However, at the same time in the 1960's something else was happening. This was the time of extreme liberal and permissive theology centred (in England) at Cambridge and the Southbank of the Thames in Southwark. John Robinson was the most famous name of these "new theologians" with his book Honest to God. This denied much biblical truth and validated a new morality. Harry Williams, the Dean at Trinity College, Cambridge (and so college chaplain to Prince Charles) argued that if sex outside marriage helped you psychologically that must be Christ's will. By the end of the decade Paul Altizer was arguing that God is Dead.
Michael Ramsey was now Archbishop of Canterbury. In part the present erosion of the Church goes back to him. A brilliant and apparently godly man, he was among the first, in a high profile position, to espouse the principle of affirming truth without denying error. He would not condemn heresy, while being personally, and often helpfully, orthodox. One of the great gurus who influenced and under-girded this new "comprehensiveness" of Ramsey was F.D.Maurice. But this comprehensiveness was new in the Anglican tradition. Hooker would only have comprehensiveness in matters of church order, never in matters of fundamental doctrine. There had always been latitudinarianism - but nothing like the "anything goes" Ramsey tolerated.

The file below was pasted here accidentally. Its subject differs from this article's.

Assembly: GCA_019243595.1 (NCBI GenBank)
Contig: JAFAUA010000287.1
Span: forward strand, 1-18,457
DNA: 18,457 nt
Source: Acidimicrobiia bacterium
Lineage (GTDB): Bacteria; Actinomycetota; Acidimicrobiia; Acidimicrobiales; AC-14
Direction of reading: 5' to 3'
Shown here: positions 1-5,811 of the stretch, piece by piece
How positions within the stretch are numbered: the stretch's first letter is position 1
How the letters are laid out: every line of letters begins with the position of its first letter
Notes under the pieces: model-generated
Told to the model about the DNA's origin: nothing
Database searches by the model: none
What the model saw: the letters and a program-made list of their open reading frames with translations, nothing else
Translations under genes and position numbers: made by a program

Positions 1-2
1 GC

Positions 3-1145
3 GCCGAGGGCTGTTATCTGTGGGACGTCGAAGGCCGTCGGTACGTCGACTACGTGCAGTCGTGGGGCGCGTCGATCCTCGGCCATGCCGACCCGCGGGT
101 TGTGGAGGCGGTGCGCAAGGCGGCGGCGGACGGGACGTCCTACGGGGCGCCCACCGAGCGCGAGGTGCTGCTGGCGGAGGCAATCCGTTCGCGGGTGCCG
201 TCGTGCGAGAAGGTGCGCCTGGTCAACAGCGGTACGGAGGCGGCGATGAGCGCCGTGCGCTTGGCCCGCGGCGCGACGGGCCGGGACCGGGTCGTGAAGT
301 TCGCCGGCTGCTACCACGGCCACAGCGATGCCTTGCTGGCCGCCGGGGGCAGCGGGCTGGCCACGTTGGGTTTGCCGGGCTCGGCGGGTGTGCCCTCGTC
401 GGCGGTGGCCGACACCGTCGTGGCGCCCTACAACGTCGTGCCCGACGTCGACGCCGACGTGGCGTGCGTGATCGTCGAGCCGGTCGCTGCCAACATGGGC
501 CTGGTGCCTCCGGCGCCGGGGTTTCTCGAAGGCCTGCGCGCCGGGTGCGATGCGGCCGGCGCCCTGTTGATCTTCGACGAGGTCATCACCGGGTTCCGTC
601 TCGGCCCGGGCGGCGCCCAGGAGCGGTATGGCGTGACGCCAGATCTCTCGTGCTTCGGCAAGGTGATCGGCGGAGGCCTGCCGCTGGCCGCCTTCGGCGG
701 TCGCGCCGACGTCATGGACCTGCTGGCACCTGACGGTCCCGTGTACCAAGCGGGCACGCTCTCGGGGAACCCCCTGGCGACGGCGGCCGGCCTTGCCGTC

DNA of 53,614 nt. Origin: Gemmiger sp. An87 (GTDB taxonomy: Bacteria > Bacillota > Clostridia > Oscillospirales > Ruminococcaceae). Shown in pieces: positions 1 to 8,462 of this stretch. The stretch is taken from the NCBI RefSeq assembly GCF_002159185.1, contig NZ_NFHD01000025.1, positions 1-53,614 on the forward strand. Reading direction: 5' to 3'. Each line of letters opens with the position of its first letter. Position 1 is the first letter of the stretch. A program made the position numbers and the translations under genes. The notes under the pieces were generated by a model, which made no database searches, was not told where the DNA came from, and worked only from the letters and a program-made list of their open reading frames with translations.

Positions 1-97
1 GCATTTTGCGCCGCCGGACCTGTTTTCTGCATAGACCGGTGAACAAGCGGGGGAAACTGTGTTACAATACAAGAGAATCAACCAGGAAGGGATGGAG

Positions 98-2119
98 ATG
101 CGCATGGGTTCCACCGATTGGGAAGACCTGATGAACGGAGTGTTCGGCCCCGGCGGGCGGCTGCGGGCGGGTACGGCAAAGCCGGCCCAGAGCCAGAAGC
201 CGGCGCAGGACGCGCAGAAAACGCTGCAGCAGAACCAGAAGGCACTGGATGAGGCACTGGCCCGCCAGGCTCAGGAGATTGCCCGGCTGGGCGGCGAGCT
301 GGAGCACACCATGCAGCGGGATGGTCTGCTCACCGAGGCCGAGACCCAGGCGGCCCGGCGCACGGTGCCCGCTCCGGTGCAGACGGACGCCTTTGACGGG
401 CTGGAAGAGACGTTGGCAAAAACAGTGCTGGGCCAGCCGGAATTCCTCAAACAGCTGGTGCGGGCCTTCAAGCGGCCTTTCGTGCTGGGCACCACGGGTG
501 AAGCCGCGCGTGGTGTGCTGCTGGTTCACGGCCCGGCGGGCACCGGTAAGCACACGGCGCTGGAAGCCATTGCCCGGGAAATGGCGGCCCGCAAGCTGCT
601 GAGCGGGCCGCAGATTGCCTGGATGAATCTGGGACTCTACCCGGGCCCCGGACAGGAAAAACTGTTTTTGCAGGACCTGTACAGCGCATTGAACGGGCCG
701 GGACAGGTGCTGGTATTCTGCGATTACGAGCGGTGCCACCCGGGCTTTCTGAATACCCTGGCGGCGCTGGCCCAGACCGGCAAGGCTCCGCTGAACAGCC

At this time, in the words of the former Dean of Salisbury, Fenton Morley, "the heart was taken out of the Church of England"; and indeed there were parallels in the other denominations. These radical theological innovations meant the evaporation of the old consensus from which the denominations "as corporations" could work on behalf of those they represented. No longer could the denominations work as corporations.
So now the denominations had to change into something else. And they did so. From being federations and then being corporations, the denominations - and this was true of most of them, not just the Church of England - now became "regulatory agencies". This meant they became more centralised and saw their function mainly as holding budgets and telling people what they could and could not do. The result of this change to becoming regulatory agencies has been a significant denominational break down.